Morduch, Jonathan. 1998. Does Microfinance Really Help the Poor? New Evidence from Flagship Programs in Bangladesh. First complete draft. Retrieved June 3, 2006, from http://www.wws. princeton.edu/~rpds/downloads/morduch_microfinance_poor.pdf.
Mosley, Paul. 2001. Microfinance and Poverty in Bolivia. The Journal of Development Studies 37(4): 101–132.
Ohno Akihiko 大野昭彦; and Patcharin Lapanun. 2009. Tohoku Tai ni okeru Shinyo Kumiai no Tenkai 東北タイにおける信用組合の展開[Rural credit unions in Northeast Thailand]. Kyoto Working
Papers on Area Studies No. 15.
Pitt, Mark M.; and Khandker, Shahidur R. 1998. The Impact of Group-Based Credit Programs on Poor Households in Bangladesh: Does the Gender of Participants Matter? Journal of Political Economy 106(5): 958–996.
—. 1996. Household and Intrahousehold Impact of the Grameen Bank and Similar Targeted Credit Programs in Bangladesh. World Bank Discussion Papers 320. Washington, D.C.: The World Bank.
Pitt, Mark M.; Khandker, Shahidur R.; Mckernan, Signe-Mary; and Latif, M. Abdul. 1999. Credit Programs for the Poor and Reproductive Behavior in Low-income Countries: Are the Reported Causal Relationships the Result of Heterogeneity Bias? Demography 36(1): 1–21.
Wooldridge, Jeffrey M. 2003. Introductory Econometrics: A Modern Approach. 2nd ed. Boston: South-Western.
1) Many programs excluded households that owned more than 0.5 acres of land.
2) Among the eight villages, one is an exception because the SG began operating immediately after the first survey.
3) The location was selected because most of Laos’s 357 SGs are in and around Vientiane (Microfinance Capacity Building and Research Project, 2003, cited in Chansathith [2004, 7]).
4) The District Lao Women’s Union, District Lao Youth’s Union, District Planning Office, District Social Welfare Office, District Finance Office, District Agriculture and Forestry Office, and branches of the Agricultural Promotion Bank (Chansathith 2004).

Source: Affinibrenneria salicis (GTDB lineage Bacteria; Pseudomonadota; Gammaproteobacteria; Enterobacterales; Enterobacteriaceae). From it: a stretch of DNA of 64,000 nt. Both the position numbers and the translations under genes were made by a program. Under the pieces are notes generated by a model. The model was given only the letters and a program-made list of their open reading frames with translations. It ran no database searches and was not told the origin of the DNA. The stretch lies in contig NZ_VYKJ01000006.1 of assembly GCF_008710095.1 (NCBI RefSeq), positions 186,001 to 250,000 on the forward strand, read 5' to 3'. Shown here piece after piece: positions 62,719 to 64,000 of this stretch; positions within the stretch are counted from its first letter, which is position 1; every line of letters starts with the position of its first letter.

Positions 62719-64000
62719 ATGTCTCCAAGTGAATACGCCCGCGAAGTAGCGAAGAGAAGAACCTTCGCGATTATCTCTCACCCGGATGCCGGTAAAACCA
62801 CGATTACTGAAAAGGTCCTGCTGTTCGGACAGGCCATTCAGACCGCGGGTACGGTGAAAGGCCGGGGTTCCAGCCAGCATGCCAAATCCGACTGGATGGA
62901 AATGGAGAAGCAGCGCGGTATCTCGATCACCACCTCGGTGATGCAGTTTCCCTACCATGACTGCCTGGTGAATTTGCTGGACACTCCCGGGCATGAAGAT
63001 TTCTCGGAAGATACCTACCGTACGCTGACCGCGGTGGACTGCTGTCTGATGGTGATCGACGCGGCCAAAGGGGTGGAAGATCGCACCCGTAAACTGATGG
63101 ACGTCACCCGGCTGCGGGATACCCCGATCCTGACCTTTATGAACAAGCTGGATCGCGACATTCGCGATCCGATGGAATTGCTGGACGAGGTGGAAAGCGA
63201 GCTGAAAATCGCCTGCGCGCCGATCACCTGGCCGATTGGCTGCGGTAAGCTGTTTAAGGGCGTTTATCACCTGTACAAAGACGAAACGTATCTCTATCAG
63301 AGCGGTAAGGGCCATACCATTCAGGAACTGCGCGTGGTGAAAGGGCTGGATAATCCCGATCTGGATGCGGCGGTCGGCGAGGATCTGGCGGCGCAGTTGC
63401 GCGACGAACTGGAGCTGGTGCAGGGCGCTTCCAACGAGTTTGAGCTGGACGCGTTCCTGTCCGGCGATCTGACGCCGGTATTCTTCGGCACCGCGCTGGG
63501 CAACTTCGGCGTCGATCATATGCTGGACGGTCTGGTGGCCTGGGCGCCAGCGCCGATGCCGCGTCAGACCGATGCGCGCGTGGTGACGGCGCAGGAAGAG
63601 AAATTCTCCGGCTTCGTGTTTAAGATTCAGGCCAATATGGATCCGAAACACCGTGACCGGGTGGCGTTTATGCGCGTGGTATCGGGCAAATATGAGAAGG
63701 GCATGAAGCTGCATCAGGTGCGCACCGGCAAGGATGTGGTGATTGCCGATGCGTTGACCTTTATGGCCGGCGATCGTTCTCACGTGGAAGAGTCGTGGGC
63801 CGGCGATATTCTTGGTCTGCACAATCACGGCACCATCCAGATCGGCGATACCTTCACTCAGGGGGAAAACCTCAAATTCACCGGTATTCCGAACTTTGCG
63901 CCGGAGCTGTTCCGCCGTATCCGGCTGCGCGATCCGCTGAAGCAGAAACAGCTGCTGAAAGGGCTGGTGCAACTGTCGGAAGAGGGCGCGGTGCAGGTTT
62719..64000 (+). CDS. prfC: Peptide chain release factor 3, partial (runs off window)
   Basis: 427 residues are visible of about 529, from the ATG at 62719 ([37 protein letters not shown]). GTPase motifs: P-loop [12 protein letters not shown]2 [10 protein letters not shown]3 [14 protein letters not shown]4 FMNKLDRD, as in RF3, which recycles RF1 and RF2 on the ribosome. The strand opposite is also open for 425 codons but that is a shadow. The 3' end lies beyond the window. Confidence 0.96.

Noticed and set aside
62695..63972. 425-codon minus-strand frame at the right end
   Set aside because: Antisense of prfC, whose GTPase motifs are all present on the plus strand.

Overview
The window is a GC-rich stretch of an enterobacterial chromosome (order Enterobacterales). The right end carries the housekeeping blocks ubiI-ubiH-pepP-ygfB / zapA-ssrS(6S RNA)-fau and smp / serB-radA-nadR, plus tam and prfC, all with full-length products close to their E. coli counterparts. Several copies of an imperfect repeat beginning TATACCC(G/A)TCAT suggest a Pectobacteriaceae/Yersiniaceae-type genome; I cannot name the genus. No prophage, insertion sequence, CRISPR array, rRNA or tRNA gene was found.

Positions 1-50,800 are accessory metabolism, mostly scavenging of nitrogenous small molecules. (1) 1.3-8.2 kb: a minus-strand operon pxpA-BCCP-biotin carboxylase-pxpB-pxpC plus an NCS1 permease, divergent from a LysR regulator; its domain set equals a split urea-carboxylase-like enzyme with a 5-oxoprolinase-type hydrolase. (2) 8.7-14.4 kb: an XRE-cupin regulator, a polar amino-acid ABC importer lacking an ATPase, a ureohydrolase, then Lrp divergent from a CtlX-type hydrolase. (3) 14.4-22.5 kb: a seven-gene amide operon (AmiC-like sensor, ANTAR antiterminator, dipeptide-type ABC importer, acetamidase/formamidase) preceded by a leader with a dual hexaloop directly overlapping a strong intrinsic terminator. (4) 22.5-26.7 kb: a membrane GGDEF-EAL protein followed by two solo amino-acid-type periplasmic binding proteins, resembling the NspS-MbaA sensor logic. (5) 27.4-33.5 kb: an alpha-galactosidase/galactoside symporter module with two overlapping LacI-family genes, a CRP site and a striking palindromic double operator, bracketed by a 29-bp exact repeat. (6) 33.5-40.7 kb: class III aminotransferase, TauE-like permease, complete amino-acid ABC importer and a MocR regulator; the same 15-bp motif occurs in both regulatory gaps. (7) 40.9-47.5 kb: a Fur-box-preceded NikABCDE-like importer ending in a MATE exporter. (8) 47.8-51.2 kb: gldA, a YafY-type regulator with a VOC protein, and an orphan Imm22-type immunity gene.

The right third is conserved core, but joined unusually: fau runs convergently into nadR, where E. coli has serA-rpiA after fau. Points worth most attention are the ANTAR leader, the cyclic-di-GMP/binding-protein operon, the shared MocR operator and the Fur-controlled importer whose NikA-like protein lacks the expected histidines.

5) Chanhsana (2004) conducted a similar study of Laotian microfinance in Saithani. It was reproduced in Mosley’s (2001) study of microfinance and poverty in Bolivia.
6) Most interviewees were females (wives) because, per Laotian custom, wives generally oversee household income and expenses. As Sheck-Sandbergen and Choulamany-Khampoui noted about Laotian females, “Women are generally good at financial management and accounting because of their social and economic experience in managing the household finances and the local economy: they are the sellers, buyers, traders, middle-women and entrepreneurs” (in Kunkel and Seibel [1997, 116]).
7) The identification of the treatment and the control group in this paper differs slightly from Coleman’s (1999). Coleman ( ibid. ) distinguishes them based on the village type (old or new) households belong to; all the households in the old villages are defined as the treatment groups, whereas ones in the new are regarded as the control groups. Our study, however, identifies the treatment and the control household based on the direct questionnaire inquiring if they have benefitted from participating in SGs both in the old and new villages.
9) This value stands for the value of house with land (not empty land or land for rice fields and crops). Barnes (1996, 4) cited houses as one of the physical assets representing household wealth.
10) This result also contrasts with those in Coleman (1999), who finds the coefficient of “female-owned land value 5 years ago” to be positive and statistically significant with regard to women’s wealth.
11) Agricultural Promotion Bank, the largest policy-based bank.